"squelched" about every 10th byte (otherwise, too much data to analyze).
    3. I supect that the network comms you will have the least amount of issues
    with because there are quite a bit of tunneling examples out there (for applet/servlet
    communication) and quite a bit of open source peer-to-peer examples on sourceforge
    and IBM's alphawork's site.

    Once again if you have any other specific ideas/questions let me know. Hopefully,
    a developer with a lull in his/her schedule can publish an open source project
    as an example of voice-over-ip in Java. Perhaps this could be integrated
    in to IBM's Babblenet, Jabber, LimeWire, or an example JXTA project. Cheers
    for now...talk to you later.

    David


    "Rey Morejon" <ivanco@yahoo.com> wrote:
    >
    >Hello to all
    >
    >My company and I am in need of a Voice communication Java web applet that
    >would allow our clients to have a real-time voice conversation over the

    internet
    >with one of our support team specialists. We have looked all over the interenet
    >and have not found what we are looking for. Does anyone in this newsgroup
    >know of a product which can do this specific function and not require the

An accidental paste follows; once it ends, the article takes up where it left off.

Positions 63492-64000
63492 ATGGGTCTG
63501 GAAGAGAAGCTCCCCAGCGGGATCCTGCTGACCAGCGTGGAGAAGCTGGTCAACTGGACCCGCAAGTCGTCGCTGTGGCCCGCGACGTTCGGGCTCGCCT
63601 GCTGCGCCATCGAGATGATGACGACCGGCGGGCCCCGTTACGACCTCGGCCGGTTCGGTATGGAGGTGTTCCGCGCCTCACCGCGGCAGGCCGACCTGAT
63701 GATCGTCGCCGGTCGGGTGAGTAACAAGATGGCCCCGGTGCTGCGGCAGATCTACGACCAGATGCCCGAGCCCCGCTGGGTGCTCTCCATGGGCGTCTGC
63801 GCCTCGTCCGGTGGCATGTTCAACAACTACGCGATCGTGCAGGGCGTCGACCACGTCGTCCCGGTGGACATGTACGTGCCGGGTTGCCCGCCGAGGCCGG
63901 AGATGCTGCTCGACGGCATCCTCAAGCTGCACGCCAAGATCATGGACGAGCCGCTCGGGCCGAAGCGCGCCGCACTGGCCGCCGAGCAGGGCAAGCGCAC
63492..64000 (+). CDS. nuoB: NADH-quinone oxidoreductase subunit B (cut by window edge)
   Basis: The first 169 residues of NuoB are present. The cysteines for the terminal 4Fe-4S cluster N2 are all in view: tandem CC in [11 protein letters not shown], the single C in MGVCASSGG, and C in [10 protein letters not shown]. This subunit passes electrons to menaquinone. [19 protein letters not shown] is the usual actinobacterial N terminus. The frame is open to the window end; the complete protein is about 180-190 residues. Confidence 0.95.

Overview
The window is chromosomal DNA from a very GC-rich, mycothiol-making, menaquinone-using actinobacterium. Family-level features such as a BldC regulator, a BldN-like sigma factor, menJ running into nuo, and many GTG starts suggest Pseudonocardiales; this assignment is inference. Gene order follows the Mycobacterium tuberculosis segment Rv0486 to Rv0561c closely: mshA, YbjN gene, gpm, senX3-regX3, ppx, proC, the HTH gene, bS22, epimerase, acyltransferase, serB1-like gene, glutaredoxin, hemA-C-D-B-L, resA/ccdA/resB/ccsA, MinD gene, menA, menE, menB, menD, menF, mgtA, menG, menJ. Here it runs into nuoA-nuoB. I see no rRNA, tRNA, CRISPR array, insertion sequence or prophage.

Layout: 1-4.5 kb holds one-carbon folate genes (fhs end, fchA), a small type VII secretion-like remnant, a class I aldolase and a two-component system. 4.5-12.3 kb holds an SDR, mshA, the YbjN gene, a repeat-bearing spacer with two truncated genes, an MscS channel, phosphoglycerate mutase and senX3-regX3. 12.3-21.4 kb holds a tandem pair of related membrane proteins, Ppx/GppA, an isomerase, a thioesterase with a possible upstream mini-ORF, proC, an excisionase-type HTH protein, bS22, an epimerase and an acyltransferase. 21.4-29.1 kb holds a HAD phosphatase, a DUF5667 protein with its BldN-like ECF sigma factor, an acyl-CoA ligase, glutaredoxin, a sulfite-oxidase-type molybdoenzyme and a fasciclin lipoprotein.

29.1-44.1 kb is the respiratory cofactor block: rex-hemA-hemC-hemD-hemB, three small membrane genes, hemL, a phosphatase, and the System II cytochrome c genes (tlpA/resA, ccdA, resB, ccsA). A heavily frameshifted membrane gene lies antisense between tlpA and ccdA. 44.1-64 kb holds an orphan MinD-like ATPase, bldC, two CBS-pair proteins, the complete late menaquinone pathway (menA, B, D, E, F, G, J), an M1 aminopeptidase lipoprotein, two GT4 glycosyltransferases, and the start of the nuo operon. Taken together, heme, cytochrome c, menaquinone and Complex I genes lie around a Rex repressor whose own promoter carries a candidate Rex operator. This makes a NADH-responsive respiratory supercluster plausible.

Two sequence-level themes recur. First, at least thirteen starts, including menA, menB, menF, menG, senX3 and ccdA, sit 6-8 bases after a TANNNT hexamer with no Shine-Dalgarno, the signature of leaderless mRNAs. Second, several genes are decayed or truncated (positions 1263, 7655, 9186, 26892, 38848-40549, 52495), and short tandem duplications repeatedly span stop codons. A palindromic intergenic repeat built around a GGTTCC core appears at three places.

>user to install any third party software on their system? If not, does

    anyone
    >know which Java package may provide an API for voice communication? Any
    >help will be greatly appreciated.
    >
    >Regards
    >
    >Rey



  7. #7
    MarkN Guest

    Re: Voice Communication using Java applet


    David,
    Thanks for taking the time and for the info. I'm pretty busy too but I'll
    try to find some time to give it a whirl.

    Mark

    "David Ditzenberger" <david@ditzenberger.com> wrote:
    >
    >Sorry about the lack of a posting late last week if anybody is still following
    >this thread. In the mean time, I've been told that I cannot post snippets
    >of code because I did the applet voip coding for a project at work (not

    my
    >intellectual property...you know how it goes). Anyway, I can give general
    >pointers as in my last posting, but that's about it. If you can any specific
    >questions, I'll be happy to do my best at answering them. Whatever the

    case,
    >here's how I proceeded with the development:
    >
    >1. Grab the JavaSound.jar file and extract the CapturePlayback.java file.
    > In that, you'll see two threads -- one for capture and one for playback.
    > You'll definitely need to start up a thread for recording. Threading for
    >playback is optional, but suggested. You can actually ditch a majority